A Ted Nelson quote about nonsequential writing

This quote from Ted Nelson kind of explains a little bit why I love Wikis so much:  

"Writing nonsequentially will better disclose the true structure of ideas, permit the reader freer understanding of material, and permit new expository, stylistic and rhetorical inventions."

From a memo Ted Nelson wrote as "Distinguised Fellow, Autodesk Inc.", included Ted Nelson's 2016 presentation "Two Cheers for Now".  You'll find mention of this memo at the 19:22 mark in the following YouTube video:


The Wiki way of writing (by which I mean a non-linear way of writing) allows for churning thoughts into text quickly free from the concerns of structure (i.e. without getting stuck in the mud, or sticks stuck in the wheels of forward progress), while allowing quick and easy addition of any structure(s) when the structural needs reveal themselves.

Just a thought.  Cheers !

 



Travelling the world, from radio station to radio station

Just sharing a really wonderful way to travel the world, a French-language radio station from Bathurst, NB as our starting point:

CKLE 92.9FM via Radio Garden

From Wikipedia:

Radio Garden is a non-profit Dutch radio and digital research project developed from 2013 to 2016, by the Netherlands Institute for Sound and Vision (under the supervision of Martin Luther University of Halle-Wittenberg's Goal Föllmer), by the Transnational Radio Knowledge Platform and five other European universities.  According to the service, the idea is to narrow the boundaries from the radio.


Oh the infinite possibilities of intertwingled journeys around the world!

I can't help but think how interesting it would be to see the various paths/journeys different folk take travelling the world via the fun gem that is Radio Garden.  If only there were enough hours in a day ...

Cheers!



Intertwingulitis by Curriculum Vitae

"Agile Information" Consultant seeking work !


I found myself suddenly (unceremoniously) terminated from my 25-year role on December 3rd.

In terms of "job statisfaction", my role/work/responsibilities ticked every imaginable box.  Well, until about four years before, when each tick started to dim until they all totally vanished by the fall of 2018.  The last two years of employment were absolute hell.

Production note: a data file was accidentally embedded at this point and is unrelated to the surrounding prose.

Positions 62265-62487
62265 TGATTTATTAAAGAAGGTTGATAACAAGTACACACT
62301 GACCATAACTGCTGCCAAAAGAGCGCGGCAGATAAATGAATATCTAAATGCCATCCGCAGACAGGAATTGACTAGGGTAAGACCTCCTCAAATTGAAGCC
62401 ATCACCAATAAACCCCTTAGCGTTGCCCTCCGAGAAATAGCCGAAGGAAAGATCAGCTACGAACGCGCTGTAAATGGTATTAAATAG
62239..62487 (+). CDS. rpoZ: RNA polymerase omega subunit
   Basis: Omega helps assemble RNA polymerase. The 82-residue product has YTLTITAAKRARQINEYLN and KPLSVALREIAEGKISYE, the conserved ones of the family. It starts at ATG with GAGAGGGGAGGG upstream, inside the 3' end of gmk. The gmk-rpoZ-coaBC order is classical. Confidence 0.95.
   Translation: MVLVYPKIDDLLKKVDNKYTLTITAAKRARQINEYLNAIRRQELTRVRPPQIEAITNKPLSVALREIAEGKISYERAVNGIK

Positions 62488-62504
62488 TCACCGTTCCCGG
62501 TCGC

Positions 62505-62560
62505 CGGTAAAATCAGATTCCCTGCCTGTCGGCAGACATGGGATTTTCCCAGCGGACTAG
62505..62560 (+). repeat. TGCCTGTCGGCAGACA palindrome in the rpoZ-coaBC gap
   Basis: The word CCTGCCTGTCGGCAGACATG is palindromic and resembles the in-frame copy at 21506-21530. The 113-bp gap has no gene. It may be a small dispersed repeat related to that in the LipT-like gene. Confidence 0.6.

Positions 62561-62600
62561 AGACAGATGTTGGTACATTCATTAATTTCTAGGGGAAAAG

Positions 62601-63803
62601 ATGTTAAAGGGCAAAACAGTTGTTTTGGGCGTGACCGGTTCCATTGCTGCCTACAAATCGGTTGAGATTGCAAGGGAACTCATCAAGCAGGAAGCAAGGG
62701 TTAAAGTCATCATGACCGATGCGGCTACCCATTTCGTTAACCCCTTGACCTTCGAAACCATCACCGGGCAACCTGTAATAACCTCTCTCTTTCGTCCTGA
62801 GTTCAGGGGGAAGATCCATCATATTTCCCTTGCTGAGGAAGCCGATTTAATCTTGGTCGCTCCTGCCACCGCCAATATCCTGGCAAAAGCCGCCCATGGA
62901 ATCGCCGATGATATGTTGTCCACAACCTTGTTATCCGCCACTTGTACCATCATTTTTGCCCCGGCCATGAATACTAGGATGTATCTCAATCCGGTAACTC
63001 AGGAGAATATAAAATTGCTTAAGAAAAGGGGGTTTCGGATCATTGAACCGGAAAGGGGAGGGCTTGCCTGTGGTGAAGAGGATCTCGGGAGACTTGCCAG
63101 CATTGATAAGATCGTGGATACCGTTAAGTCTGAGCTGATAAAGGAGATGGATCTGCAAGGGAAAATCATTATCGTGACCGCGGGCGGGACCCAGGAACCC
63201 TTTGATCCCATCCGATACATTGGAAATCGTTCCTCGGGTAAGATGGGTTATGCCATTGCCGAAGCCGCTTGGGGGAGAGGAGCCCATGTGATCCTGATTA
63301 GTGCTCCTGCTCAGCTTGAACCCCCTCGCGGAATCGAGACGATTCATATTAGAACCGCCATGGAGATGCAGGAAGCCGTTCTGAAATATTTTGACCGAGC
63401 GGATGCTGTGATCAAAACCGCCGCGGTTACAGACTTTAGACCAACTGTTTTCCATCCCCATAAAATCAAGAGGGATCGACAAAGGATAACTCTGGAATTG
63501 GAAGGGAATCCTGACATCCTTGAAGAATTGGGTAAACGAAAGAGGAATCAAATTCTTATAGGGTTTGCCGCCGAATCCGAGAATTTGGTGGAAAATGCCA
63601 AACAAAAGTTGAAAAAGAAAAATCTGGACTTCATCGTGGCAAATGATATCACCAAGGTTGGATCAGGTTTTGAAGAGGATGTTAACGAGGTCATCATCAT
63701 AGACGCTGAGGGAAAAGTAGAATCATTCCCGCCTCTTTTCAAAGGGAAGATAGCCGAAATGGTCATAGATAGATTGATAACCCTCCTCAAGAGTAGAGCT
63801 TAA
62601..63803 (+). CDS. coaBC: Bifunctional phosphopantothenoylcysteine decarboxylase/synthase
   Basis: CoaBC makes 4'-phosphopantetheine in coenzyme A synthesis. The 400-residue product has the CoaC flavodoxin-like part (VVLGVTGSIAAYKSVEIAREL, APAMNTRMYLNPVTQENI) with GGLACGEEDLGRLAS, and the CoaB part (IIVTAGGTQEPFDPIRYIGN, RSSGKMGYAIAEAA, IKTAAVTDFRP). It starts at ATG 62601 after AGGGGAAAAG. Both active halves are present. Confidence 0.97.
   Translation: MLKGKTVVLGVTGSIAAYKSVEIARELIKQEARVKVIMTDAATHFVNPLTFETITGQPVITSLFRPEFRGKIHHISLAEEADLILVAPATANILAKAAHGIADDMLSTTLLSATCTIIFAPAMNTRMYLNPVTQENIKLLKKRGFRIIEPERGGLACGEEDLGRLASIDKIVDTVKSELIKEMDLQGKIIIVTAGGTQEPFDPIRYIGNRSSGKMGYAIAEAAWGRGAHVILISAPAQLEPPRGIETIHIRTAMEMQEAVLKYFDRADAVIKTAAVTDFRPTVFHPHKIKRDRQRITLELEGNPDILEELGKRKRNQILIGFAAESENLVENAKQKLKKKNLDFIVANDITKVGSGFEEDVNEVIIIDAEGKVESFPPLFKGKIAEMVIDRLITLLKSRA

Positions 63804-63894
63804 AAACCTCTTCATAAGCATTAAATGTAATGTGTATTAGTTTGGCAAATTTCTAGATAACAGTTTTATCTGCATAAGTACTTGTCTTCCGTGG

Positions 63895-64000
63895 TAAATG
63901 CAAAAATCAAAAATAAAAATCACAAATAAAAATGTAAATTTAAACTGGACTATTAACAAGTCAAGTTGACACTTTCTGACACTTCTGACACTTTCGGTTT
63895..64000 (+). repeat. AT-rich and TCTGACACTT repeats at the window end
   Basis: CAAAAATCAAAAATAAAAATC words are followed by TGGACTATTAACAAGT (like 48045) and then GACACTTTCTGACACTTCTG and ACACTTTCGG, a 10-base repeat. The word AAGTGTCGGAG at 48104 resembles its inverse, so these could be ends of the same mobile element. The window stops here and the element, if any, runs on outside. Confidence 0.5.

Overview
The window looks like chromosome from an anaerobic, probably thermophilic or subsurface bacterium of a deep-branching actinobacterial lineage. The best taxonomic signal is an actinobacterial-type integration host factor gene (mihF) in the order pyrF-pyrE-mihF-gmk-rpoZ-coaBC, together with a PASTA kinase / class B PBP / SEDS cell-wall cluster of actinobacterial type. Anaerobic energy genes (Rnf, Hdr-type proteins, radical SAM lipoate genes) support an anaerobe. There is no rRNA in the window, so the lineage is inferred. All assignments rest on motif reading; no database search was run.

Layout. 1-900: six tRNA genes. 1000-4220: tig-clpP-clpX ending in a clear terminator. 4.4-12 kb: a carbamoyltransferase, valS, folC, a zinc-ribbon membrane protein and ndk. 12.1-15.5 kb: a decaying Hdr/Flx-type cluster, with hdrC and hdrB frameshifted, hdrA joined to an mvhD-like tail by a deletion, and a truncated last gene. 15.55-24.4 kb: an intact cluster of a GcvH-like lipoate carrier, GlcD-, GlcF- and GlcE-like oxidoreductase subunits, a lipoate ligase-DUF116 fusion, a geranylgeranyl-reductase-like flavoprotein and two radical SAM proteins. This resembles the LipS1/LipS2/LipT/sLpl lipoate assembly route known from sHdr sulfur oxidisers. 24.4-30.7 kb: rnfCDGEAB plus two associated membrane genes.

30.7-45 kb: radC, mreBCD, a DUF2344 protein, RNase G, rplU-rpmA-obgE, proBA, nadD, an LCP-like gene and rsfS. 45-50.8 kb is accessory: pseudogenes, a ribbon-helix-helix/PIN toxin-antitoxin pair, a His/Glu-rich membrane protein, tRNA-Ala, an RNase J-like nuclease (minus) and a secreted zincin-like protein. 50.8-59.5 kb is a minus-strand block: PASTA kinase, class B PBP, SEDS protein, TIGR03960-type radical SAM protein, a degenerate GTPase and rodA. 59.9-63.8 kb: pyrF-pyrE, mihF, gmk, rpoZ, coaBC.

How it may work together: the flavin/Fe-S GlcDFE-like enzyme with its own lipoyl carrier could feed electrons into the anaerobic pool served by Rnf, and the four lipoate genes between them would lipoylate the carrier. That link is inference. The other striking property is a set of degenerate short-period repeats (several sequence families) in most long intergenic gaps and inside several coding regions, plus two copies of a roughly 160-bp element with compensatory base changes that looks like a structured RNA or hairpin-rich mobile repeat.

So, "don't cry for me Argentina?"  Blessings in disguise.  Although I'm not sure the lyrics fit my story, cue in George Michael's "Freedom" to dance in celebration? 

Well, I really don't have much time to dance around.
  • Too young to retire
  • Only so much savings to tide me over
  • Too old to be a gigolo
So I really should be shifting into gear to get myself employed tout d'suite.

Oops.

Cranking out a résumé should have been an easy short-order affair.

Enter intertwingulitis.  Surprise surprise.

It turns out that I am just as intertwingled as anything else.

So while I can kind of afford it, I am enjoying the experience of immersing myself into the "about me" intertwingularity, along with entertaining my reoccurring question "how would I do this with TiddlyWiki?"

Aside 
I've started calling TiddlyWiki (aka "TW5"): "TW Hypertext Solutions Platform."  That's really wordy, but better reflects my view of the product.

For your entertainment and/or curiosity consumption, my on-going "curriculum vitae":


 

Goofiest thoughts from way out of left field

In the midst of catching up on news headlines, I came across a group of them related to the siege of America's Capital Hill, and I had these strangest thoughts:

Does something
born by revolution
have a high risk of
death by revolution?

In a society
born by revolution,
does revolution become
part of the DNA?


Just very strange, yet (to me) wildly interesting, thoughts I figured I'd share just in case you might like to chew on those questions too.

Cheers !

Blob Opera !

Blob Opera, from Google Arts & Culture Experiments

From the site:

Blob Opera is a machine learning experiment by David Li in collaboration with Google Arts and Culture.

This experiment pays tribute to and explores the original musical instrument: the voice. Play four opera voices in real time. No singing skills required!

We developed a machine learning model trained on the voices of four opera singers in order to create an engaging experiment for everyone, regardless of musical skills. Tenor, Christian Joel, bass Frederick Tong, mezzo‑soprano Joanna Gamble and soprano Olivia Doutney recorded 16 hours of singing. In the experiment you don’t hear their voices, but the machine learning model’s understanding of what opera singing sounds like, based on what it learnt from them.

How it works:

Drag the blobs up and down to change pitch. Or forwards and backwards for different vowel sounds. Another machine learning model lets the blobs respond to and harmonise your input in real time.

Feeling festive?

Click the Christmas Tree for a holiday surprise based on the top searched Christmas Carols of the year.

With special thanks to:

Tenor Christian Joel, bass Frederick Tong, mezzo-soprano Joanna Gamble and soprano Olivia Doutney. Additional singing from Ingunn Gyda Hrafnkelsdottir and John Holland-Avery.

Not working?

Blob Opera is an experiment using the latest web audio technology and may not perform optimally on older devices. If you're on a mobile device, why not try a desktop one!


A little example created by me: https://g.co/arts/auePwVjiLntSjvdX9


Have fun!  Cheers !